To participate in the School as a coordinator of a session 

Students who have participated in previous Schools on two or more occasions, or young researchers, postdoctoral, and doctoral students whose research is well-advanced, are able to propose their candidacy as a coordinator of a session. Coordinators will have the job of intervening at the end of each session. Respondents will provide a critical assessment of the session, pose some new questions to expand and to activate discussion. Respondents may also open up the discussion in directions suggested by their own research. Candidates wishing to participate as a respondent in this École are asked to contact the organizers ( before January 17, 2016, with a CV and short text outlining their motivation, aptitude, and competencies. Candidates should also demonstrate the pertinence of the theme to their research. Proposals should not be longer than 2000 characters or 300 words and should be written in German, English, French, or Italian.

Proposals for presentations (Faculty/Staff)

As with previous Schools, professors of the Réseau are invited to propose a talk in accordance with the 15-minute format for students, or to oversee a session. Instructors wishing to participate in the program are asked to make their intentions and availability known to the organizer of the board via email before January 17 to the following address (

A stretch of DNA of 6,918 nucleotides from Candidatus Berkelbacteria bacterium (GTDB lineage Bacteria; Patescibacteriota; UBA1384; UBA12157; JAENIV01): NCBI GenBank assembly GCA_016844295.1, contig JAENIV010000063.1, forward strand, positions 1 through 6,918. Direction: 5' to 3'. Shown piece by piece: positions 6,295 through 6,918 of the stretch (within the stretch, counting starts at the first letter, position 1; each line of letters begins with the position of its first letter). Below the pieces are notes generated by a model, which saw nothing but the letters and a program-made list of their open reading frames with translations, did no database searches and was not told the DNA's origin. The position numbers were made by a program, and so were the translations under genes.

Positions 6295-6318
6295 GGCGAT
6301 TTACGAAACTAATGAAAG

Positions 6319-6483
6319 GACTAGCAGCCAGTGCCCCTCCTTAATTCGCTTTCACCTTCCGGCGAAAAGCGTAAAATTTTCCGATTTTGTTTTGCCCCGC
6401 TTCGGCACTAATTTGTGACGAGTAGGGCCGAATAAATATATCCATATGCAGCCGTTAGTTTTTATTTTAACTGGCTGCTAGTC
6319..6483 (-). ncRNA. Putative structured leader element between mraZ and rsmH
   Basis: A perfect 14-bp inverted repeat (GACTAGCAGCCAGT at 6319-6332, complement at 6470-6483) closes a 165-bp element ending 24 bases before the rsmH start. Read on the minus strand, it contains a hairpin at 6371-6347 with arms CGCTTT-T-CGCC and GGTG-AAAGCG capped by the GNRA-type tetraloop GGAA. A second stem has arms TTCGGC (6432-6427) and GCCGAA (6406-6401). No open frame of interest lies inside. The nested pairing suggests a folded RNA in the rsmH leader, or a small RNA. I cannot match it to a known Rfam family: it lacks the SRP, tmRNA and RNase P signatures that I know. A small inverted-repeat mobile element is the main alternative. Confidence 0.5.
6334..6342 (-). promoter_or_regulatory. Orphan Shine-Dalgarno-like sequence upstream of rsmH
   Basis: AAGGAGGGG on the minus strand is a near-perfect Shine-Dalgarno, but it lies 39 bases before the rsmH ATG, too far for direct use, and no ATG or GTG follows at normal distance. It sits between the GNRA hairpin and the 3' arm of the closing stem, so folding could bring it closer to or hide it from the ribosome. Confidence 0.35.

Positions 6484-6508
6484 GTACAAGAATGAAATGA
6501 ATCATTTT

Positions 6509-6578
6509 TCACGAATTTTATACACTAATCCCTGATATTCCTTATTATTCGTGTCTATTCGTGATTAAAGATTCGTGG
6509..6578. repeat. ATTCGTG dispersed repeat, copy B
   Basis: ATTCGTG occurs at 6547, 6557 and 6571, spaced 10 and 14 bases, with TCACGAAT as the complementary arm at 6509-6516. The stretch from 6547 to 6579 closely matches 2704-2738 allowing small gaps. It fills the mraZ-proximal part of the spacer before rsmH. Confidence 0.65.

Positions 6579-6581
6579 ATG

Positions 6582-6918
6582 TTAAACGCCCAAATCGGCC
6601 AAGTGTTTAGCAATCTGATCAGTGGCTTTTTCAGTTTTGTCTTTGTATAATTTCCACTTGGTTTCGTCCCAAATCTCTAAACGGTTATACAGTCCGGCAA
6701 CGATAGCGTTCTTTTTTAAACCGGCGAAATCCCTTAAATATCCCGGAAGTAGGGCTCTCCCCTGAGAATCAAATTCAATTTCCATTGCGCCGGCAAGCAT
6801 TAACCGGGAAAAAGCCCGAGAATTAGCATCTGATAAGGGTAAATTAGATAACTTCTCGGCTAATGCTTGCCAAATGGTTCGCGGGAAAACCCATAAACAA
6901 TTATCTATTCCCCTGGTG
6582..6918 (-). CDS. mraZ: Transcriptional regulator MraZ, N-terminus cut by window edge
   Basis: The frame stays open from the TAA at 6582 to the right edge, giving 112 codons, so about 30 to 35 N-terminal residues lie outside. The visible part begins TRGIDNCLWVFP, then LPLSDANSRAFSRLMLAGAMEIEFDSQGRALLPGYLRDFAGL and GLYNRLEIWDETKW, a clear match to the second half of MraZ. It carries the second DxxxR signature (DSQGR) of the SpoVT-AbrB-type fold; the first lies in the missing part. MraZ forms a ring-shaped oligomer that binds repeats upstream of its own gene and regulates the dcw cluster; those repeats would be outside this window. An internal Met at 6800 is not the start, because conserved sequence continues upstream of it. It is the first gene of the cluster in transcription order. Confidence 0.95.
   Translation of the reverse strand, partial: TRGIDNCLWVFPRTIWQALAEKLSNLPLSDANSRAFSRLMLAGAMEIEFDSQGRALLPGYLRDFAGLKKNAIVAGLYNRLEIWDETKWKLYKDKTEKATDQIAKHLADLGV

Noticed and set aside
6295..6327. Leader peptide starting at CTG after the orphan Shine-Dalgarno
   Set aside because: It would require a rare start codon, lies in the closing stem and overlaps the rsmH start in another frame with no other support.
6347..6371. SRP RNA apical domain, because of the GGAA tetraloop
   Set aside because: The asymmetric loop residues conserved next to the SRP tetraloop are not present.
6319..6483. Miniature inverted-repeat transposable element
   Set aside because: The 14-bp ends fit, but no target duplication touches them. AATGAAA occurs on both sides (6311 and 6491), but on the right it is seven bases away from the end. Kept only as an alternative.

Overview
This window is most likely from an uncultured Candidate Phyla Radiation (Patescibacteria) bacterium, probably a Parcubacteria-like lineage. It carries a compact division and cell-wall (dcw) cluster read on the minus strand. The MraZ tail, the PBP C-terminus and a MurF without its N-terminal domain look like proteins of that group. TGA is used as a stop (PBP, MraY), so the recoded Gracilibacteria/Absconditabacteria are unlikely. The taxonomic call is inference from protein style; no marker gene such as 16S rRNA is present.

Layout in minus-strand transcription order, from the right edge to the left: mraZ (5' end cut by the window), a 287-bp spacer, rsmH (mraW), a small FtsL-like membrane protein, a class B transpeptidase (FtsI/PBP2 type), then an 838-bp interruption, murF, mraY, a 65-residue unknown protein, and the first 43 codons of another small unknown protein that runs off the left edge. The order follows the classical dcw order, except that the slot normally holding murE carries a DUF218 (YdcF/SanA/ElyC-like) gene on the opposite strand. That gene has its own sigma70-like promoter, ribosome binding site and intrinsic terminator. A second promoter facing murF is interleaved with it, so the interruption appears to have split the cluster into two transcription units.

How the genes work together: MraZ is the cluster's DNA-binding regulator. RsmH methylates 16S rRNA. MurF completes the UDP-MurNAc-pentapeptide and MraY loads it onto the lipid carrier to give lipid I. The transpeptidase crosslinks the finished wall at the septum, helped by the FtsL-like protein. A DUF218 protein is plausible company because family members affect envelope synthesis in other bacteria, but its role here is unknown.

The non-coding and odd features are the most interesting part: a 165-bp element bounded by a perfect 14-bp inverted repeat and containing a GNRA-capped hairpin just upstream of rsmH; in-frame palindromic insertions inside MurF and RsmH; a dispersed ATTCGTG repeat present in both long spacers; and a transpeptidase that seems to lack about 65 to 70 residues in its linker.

National correspondents 

For Canada: Johanne Lamoureux (Paris, Institut national d’histoire de l’art) and Todd Porterfield (Université de Montréal); for France : Frédérique Desbuissons (Paris, Institut national d’histoire de l’art), Béatrice Joyeux-Prunel (École normale supérieure de Paris), Christian Joschke et Ségolène Le Men (Université Paris Ouest Nanterre La Défense); for l’Allemagne: Thomas Kirchner (Paris, Deutsches Forum für Kunstgeschichte) and Michael F. Zimmermann (Katholische Universität Eichstätt-Ingolstadt); for Great Britain: David Peters-Corbett (Norwich, University of East Anglia) et Bronwen Wilson (UCLA); for Italy: Marco Collareta (Università degli Studi di Pisa) and Maria Grazia Messina (Università degli Studi di Firenze); For Switzerland: Jan Blanc (Université de Genève); pour the United States Henri Zerner (Harvard University); for Japan, Atsushi Miura (Tokyo University).

Organized by the Réseau international pour la formation à la recherche en histoire de l’art in partnership with the Academy of France in Rome.

Organizing Committee for 2016: Maria Grazia Messina (Università degli Studi di Firenze), Michela Passini (CNRS – Institut d’histoire moderne et contemporaine), Jérôme Delaplanche (Académie de France à Rome), Ségolène Le Men (Université Paris Ouest Nanterre La Défense), Todd Porterfield (Université de Montréal).